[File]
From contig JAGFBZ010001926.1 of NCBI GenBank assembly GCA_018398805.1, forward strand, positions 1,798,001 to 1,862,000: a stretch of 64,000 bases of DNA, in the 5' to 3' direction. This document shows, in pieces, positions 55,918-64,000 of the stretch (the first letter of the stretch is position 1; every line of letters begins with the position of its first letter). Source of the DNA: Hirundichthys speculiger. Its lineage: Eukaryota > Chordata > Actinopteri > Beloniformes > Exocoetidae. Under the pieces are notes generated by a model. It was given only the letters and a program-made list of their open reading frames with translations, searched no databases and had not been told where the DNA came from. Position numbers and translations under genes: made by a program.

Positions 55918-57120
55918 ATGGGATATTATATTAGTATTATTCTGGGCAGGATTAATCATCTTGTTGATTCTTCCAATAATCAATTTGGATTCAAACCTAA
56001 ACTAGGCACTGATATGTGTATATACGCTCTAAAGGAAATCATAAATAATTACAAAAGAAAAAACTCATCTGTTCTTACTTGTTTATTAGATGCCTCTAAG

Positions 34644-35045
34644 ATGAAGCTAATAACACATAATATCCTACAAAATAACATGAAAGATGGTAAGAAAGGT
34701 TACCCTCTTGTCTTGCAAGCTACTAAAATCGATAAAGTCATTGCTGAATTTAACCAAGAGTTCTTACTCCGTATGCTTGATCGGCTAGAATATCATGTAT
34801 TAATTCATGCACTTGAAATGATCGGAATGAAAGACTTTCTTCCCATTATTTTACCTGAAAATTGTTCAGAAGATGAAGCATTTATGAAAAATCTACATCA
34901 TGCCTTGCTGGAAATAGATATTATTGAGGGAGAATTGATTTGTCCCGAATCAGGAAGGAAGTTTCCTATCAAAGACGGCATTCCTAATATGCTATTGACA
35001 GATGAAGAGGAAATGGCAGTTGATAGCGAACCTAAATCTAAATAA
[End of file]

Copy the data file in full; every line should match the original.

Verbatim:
From contig JAGFBZ010001926.1 of NCBI GenBank assembly GCA_018398805.1, forward strand, positions 1,798,001 to 1,862,000: a stretch of 64,000 bases of DNA, in the 5' to 3' direction. This document shows, in pieces, positions 55,918-64,000 of the stretch (the first letter of the stretch is position 1; every line of letters begins with the position of its first letter). Source of the DNA: Hirundichthys speculiger. Its lineage: Eukaryota > Chordata > Actinopteri > Beloniformes > Exocoetidae. Under the pieces are notes generated by a model. It was given only the letters and a program-made list of their open reading frames with translations, searched no databases and had not been told where the DNA came from. Position numbers and translations under genes: made by a program.

Positions 55918-57120
55918 ATGGGATATTATATTAGTATTATTCTGGGCAGGATTAATCATCTTGTTGATTCTTCCAATAATCAATTTGGATTCAAACCTAA
56001 ACTAGGCACTGATATGTGTATATACGCTCTAAAGGAAATCATAAATAATTACAAAAGAAAAAACTCATCTGTTCTTACTTGTTTATTAGATGCCTCTAAG

Positions 34644-35045
34644 ATGAAGCTAATAACACATAATATCCTACAAAATAACATGAAAGATGGTAAGAAAGGT
34701 TACCCTCTTGTCTTGCAAGCTACTAAAATCGATAAAGTCATTGCTGAATTTAACCAAGAGTTCTTACTCCGTATGCTTGATCGGCTAGAATATCATGTAT
34801 TAATTCATGCACTTGAAATGATCGGAATGAAAGACTTTCTTCCCATTATTTTACCTGAAAATTGTTCAGAAGATGAAGCATTTATGAAAAATCTACATCA
34901 TGCCTTGCTGGAAATAGATATTATTGAGGGAGAATTGATTTGTCCCGAATCAGGAAGGAAGTTTCCTATCAAAGACGGCATTCCTAATATGCTATTGACA
35001 GATGAAGAGGAAATGGCAGTTGATAGCGAACCTAAATCTAAATAA